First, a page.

Shift Master Thesis: Why electric beats hydrogen
In Norway the number of electric car has increased substantially in recent years, passing 100,000 electric cars by the end of 2016. On the other hand – despite promising technology – the hydrogen car has had a disappointing growth. Based on a case study of Oslo and Akershus, this thesis analyze why the electric car so far has had more success than the hydrogen car in the green shift in transport and mobility.
Findings indicate that the combination of political, technological and economic factors creates relative user benefits for the electric car. Timing in the market, early niche growth and incentives, combined with travel habits and technological maturity of the electric car, are all important success factors. It also points at the role of long-term national transport policy, active political regime actors, interest organizations, and increased interest from global car actors.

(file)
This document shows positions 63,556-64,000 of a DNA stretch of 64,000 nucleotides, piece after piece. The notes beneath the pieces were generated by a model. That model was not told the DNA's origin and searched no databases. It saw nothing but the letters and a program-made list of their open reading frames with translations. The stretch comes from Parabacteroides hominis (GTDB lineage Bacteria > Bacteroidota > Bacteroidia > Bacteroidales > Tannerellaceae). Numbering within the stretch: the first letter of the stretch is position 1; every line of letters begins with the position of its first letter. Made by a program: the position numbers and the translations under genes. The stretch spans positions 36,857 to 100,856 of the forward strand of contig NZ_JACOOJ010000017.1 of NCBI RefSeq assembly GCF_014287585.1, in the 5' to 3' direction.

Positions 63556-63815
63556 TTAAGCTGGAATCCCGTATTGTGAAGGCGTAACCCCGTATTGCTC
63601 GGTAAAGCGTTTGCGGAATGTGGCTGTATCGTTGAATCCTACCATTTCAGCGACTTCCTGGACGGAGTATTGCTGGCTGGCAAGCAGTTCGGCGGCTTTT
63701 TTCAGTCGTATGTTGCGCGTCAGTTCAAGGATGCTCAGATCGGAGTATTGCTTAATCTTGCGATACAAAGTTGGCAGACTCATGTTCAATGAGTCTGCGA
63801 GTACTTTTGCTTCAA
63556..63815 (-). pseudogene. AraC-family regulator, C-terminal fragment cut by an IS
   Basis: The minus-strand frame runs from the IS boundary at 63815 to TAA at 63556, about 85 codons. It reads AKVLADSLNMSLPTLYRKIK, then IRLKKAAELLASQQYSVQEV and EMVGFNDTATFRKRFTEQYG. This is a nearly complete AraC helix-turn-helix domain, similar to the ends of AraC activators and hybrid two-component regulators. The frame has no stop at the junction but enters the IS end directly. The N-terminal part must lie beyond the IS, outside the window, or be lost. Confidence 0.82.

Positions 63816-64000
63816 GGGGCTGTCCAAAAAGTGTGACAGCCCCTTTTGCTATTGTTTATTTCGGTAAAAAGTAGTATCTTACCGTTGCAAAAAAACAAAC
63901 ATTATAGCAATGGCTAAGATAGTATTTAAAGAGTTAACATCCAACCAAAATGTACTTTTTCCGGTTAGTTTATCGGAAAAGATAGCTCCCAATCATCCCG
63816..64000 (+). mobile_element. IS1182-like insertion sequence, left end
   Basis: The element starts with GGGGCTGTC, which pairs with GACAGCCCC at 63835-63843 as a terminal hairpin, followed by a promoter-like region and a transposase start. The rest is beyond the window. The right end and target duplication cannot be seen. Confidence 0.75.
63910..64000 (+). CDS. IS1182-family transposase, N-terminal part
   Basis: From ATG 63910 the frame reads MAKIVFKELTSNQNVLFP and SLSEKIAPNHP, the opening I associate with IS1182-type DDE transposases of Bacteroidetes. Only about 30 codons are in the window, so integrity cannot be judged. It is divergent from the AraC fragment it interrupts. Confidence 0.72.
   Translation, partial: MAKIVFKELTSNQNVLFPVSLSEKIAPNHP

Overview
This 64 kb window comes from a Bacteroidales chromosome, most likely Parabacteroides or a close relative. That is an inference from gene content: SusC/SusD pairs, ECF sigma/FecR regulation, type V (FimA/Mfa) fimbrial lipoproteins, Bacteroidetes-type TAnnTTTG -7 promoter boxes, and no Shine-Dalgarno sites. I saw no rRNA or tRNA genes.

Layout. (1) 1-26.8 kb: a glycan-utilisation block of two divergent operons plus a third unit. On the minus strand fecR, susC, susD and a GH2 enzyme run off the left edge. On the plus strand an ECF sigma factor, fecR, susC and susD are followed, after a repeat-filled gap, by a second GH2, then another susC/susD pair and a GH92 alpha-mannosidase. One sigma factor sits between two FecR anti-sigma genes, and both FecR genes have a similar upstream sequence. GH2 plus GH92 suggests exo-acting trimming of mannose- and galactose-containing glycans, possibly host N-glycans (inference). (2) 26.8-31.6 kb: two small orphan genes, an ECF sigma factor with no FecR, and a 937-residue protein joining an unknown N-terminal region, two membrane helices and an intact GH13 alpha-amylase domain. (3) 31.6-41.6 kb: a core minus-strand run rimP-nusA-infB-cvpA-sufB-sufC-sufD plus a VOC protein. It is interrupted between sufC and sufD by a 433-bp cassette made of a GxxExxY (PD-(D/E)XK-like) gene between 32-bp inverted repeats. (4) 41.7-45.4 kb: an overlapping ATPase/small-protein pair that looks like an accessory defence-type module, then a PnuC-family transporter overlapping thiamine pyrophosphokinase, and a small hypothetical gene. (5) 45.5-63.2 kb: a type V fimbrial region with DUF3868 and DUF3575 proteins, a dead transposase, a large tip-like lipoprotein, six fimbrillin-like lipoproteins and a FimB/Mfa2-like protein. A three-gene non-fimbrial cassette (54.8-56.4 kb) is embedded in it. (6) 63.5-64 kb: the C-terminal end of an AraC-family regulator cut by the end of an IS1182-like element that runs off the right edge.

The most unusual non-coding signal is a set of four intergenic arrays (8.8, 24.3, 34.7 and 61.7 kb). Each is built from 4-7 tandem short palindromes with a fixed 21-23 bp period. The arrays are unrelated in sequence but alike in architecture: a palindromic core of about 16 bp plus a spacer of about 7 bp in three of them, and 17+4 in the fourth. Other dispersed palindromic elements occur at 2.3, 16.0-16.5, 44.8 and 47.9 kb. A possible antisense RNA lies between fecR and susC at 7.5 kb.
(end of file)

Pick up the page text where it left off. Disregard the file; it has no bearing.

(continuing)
The electric car’s success has not necessarily been at the expense of the hydrogen car, the study finds. The growth of the hydrogen car may be associated with several barriers the technology has to overcome, e.g. high production cost, and lack of ﬁlling stations, model selection, and differentiation of incentives between alternative fuels. The rapid development of the electric car in line with a shift in global car actors further impedes the hydrogen car.
The thesis is supervised by Ove Langeland.